Business Practices

Uh-Oh What Should We Do?

The amount of data that today’s school districts generate is increasing exponentially and so is the need to protect it. School business officials and IT professionals should approach data protection with a documented disaster recovery (DR) plan that ensures the organization’s readiness for any kind of disaster, downtime or outage and its ability to get things back on track quickly if something goes wrong.

Here are some tips to help you develop an ironclad data recovery strategy.

1. Determine recovery time objectives and recovery point objectives. The recovery time objective (RTO) is the maximum amount of time your district can afford to be without its data and systems. The recovery point objective (RPO) is the maximum amount of data that you can afford to lose without severe consequences.

Visualize a time line. The RPO is the point at which all your data have been backed up and are secure. Disaster strikes, and the system crashes. The data created between the RPO and the disaster will likely be lost, as they were not backed up. The RTO is the point in the future when the organization will be up and running again, so the gap between the disaster and the RTO is the time during which the system isn’t functioning.

Those metrics serve as the foundation on which your DR plan is built. Every strategy you put in place should help you meet your RTO and RPO goals. Everyone within your organization should agree on which applications, functions, and data are critical, and what the loss of each could mean in terms of financial costs, brand damage, and regulatory compliance.

2. Secure a backup copy of your data off-site. Store a copy of your data off-site every day to ensure the data and applications remain accessible and you can continue to operate regardless what occurs.

Don’t confuse backup data with archived data. Backup data include critical applications, information, files, and systems currently in use that are backed up and replicated on a secondary site, such as a physical location or a public or private cloud. Automated systems back up data according to your RPOs and move the data off-site.

Archived data are collected and retained for longer periods to meet regulatory and compliance requirements and to provide rollback should your backups become corrupted. If your DR facility fails or becomes corrupted, you have the ability to rebuild your systems using your archived data. If your archived data are lost, they may be lost permanently.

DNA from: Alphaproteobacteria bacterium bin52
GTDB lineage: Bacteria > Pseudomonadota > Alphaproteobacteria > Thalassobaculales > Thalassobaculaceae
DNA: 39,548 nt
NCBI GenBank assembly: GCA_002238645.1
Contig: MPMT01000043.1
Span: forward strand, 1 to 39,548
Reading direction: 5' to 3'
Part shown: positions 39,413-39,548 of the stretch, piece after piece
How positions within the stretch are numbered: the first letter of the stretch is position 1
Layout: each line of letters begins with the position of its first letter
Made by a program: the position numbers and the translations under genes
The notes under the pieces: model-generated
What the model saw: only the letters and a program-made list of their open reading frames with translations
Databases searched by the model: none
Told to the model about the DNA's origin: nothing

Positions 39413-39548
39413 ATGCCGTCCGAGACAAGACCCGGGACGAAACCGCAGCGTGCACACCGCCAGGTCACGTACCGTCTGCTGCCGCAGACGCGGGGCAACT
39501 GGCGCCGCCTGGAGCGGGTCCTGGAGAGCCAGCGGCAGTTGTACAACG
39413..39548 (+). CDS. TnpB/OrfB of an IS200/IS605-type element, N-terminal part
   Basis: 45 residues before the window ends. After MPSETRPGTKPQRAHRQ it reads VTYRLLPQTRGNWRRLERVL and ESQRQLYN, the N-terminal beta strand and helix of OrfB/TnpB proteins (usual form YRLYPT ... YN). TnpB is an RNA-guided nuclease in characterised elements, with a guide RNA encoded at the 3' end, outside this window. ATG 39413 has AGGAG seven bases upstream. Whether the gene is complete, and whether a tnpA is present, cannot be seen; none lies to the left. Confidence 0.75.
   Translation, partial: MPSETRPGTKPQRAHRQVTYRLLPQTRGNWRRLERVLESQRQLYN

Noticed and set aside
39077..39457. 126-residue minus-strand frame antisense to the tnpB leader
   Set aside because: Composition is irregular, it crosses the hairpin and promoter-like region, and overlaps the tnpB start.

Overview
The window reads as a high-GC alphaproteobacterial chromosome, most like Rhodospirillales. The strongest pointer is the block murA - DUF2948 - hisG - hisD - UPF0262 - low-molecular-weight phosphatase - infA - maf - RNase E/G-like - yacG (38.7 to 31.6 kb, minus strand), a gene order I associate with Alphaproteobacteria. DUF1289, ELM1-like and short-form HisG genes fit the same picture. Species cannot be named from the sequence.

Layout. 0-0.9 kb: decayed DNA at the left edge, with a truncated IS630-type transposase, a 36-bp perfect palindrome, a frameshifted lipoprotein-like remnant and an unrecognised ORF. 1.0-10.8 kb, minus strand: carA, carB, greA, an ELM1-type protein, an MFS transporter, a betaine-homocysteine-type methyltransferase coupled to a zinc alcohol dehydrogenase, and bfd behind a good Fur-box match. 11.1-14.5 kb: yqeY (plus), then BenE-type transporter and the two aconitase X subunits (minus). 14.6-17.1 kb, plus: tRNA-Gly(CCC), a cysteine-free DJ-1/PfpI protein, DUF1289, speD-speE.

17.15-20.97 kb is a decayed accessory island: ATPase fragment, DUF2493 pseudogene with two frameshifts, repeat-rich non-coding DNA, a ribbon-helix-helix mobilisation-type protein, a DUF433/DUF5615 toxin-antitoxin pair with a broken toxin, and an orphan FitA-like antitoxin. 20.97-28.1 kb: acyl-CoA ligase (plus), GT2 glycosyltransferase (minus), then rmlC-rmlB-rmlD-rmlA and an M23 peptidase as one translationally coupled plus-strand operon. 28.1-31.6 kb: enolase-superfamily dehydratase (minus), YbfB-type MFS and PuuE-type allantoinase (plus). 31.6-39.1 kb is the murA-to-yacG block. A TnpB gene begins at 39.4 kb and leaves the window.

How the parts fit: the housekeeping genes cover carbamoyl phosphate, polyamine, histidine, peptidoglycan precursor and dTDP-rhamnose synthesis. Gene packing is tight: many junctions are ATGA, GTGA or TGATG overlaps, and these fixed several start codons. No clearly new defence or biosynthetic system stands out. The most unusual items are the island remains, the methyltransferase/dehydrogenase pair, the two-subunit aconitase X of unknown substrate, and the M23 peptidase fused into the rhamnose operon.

Most educational institutions should have a backup window of at least once per working day for all critical data. Other important best practices to consider include providing at least one additional level of backup to cover a failure of the primary backup medium and auditing backup media at least once every six months.

3. Encrypt your replicated and archived data. Throughout the replication and archiving processes, company data are transferred across your wide area network, so it’s important to ensure they are encrypted in flight and at rest. A military-grade Advanced Encryption Standard with 256-bit keys is preferable, but you should encrypt to the highest level possible to prevent data breaches and other malicious activity — a common cause of downtime.

Look beyond IT

Data recovery should be an integral component of your organization’s DR plan, but it’s also important to look beyond IT to ensure true business continuity.

Examine all business and educational functions, identify those that are critical to maintaining business continuity, and develop a DR strategy for each. Determine the steps required to get those essential departments and employees online and communicating with each other, and make sure they can quickly and easily access the systems and servers they need to keep the establishment running. Communication and training are key here. Everyone who has a role in the DR process must be made aware of the plan and trained on their specific responsibilities. Consider cross-training personnel, so someone can always pick up a task in the event the primary person for that task cannot fulfill his or her responsibilities.

Don’t take disaster recovery lightly. Create a comprehensive, institution-wide plan, familiarize all the appropriate parties with it, and test it continuously to ensure flawless execution. That is the key to true recovery.

— Excerpted from the April 2015 issue of School Business Affairs magazine, published by the Association of School Business Officials International. asboint.org

This article originally appeared in the May 2015 issue of School Planning & Management.

About the Author

Dave LeClair is vice president of Product Marketing at Unitrends, a data protection and disaster recovery provider based in Burlington, Mass.

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